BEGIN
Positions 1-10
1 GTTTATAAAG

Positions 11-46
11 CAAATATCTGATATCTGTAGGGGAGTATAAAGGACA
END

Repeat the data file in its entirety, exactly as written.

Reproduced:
Positions 1-10
1 GTTTATAAAG

Positions 11-46
11 CAAATATCTGATATCTGTAGGGGAGTATAAAGGACA